UN envoy: Afghanistan on brink of `humanitarian catastrophe' UNITED NATIONS (AP) — Afghanistan is “on the brink of a humanitarian catastrophe” and its collapsing economy is heightening the risk of extremism, the U.N.’s special representative for the country warned Wednesday. Deborah Lyons said the United Nations predicts that 60% of Afghanistan’s 38 million people face crisis levels of hunger in a food emergency that will likely worsen over the winter. She said the country’s GDP is estimated to have contracted by 40%. But she told the U.N. Security Council that a humanitarian catastrophe “is preventable,” saying the main cause is financial sanctions on the Taliban, who took over the country Aug. 15.

Contractors assigned to train Afghan airmen have also been withdrawn. That training has continued virtually, including over Zoom, but such training is not hands-on and limited by a lack of consistent electricity and internet access.

"Our training and our advising and our assistance to the Afghan air force is one of the success stories, and those Afghan pilots and crews and members are not only brave, but they are really as competent as they could be," Sopko said.

But pilots and mechanics aren't trained "overnight," Sopko added. "We've highlighted time and again [that] we had unrealistic timelines for all of our work, and that is what now is causing the problems you see with the military."

Sopko said his office is "still waiting for more details" on the over-the-horizon capability the US military has said for months it would use to continue supporting the Afghan military.

'Don't believe what you're told'

a man in a military uniform: A US Army carry team moves the remains of Spc. Joseph P. Collette, at Dover Air Force Base in Delaware, March 24, 2019. (AP Photo/Patrick Semansky) © (AP Photo/Patrick Semansky) A US Army carry team moves the remains of Spc. Joseph P. Collette, at Dover Air Force Base in Delaware, March 24, 2019. (AP Photo/Patrick Semansky)

The Afghan military has hardware and funding from the US and can still turn its performance around, but it will have to change its behavior to do so, Sopko said.

The Afghan government isn't doomed yet. Sopko cited as an example the government of Mohammad Najibullah, which held on for three years after the Soviet military withdrew in 1989, but Najibullah's government lasted just three months after Russia withdrew the rest of its support in 1992.

Afghans say the Taliban is too busy policing women to prevent a humanitarian disaster that could leave half of Afghanistan hungry this winter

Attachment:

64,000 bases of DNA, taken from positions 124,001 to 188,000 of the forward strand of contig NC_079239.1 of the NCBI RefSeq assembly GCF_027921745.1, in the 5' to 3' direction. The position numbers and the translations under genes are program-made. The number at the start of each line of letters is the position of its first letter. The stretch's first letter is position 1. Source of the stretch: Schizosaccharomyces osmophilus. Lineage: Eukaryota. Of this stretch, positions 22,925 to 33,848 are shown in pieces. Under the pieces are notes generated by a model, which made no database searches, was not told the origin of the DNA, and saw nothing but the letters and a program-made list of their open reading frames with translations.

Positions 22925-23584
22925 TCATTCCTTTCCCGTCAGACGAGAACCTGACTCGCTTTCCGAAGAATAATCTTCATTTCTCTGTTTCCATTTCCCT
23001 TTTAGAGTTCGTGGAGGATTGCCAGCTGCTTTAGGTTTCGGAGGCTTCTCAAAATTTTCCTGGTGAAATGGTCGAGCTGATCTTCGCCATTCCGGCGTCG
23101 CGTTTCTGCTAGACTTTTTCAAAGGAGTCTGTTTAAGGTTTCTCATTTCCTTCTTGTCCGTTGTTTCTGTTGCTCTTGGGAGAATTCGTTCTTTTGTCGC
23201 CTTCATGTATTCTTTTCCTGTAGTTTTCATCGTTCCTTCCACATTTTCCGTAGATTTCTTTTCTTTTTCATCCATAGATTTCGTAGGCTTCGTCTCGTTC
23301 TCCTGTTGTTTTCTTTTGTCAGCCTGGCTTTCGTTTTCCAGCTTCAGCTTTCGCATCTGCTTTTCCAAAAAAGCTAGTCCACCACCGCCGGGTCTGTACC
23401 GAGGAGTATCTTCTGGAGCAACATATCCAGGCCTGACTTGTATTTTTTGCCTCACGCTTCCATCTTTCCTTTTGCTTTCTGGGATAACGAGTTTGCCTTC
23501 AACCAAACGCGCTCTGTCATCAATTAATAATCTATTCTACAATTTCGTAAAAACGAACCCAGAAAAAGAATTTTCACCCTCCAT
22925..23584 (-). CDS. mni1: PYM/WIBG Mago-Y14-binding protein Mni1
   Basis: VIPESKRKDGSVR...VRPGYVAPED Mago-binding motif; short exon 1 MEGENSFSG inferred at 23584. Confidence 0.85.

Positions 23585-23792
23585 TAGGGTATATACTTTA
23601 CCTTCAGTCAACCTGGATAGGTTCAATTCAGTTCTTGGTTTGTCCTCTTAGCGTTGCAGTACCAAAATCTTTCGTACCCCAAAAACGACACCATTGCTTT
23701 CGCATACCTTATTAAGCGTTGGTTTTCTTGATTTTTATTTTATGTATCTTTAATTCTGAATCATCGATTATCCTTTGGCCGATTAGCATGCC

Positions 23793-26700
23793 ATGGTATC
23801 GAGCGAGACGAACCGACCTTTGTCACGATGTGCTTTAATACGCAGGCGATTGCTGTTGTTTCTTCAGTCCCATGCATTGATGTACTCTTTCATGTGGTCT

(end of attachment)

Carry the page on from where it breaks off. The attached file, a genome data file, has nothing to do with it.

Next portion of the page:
Afghans say the Taliban is too busy policing women to prevent a humanitarian disaster that could leave half of Afghanistan hungry this winter Three months into Taliban rule, half of the population of Afghanistan faces acute food insecurity between now and March, the UN says.The plan was to drive to the makeshift encampment on the northern edge of Afghanistan's capital that's become home to scores of displaced Afghans and distribute the warm clothing.

"It's not over," Sopko said, adding that as long as there is funding there needs to be oversight. "Otherwise it will be wasted, and it'll actually harm us in the long run."

The US government "kicked the can down the road" on other reconstruction projects and assessment efforts, including its counternarcotics program, which was "a total failure," Sopko has said.

a group of people walking in the snow: US special operators at Bagram air base on a memorial run for seven special operators killed during Operation Anaconda in March 2002, on March 3, 2015. US Air Force/Staff Sgt. Whitney Amstutz © US Air Force/Staff Sgt. Whitney Amstutz US special operators at Bagram air base on a memorial run for seven special operators killed during Operation Anaconda in March 2002, on March 3, 2015. US Air Force/Staff Sgt. Whitney Amstutz

Sopko said two words could describe the effort in Afghanistan.

"One is this hubris that we can somehow take a country that was desolate in 2001 and turn it into a little Norway," Sopko said. "The other thing is mendacity. We exaggerated, over exaggerated - our generals did, our ambassadors did, all of our officials did - to Congress and the American people about [how] we're just turning the corner."

Those flaws and that dishonesty are not unprecedented, and they shouldn't be forgotten, Sopko added.

"What we have identified in Afghanistan is relevant in other places in the world, so don't believe what you're told by the generals or the ambassadors or people in the administration saying we're never going to do this again. That's exactly what we said after Vietnam," Sopko said. "Lo and behold, we did Iraq, and we did Afghanistan. We will do this again, and we really need to think and learn from the 20 years in Afghanistan."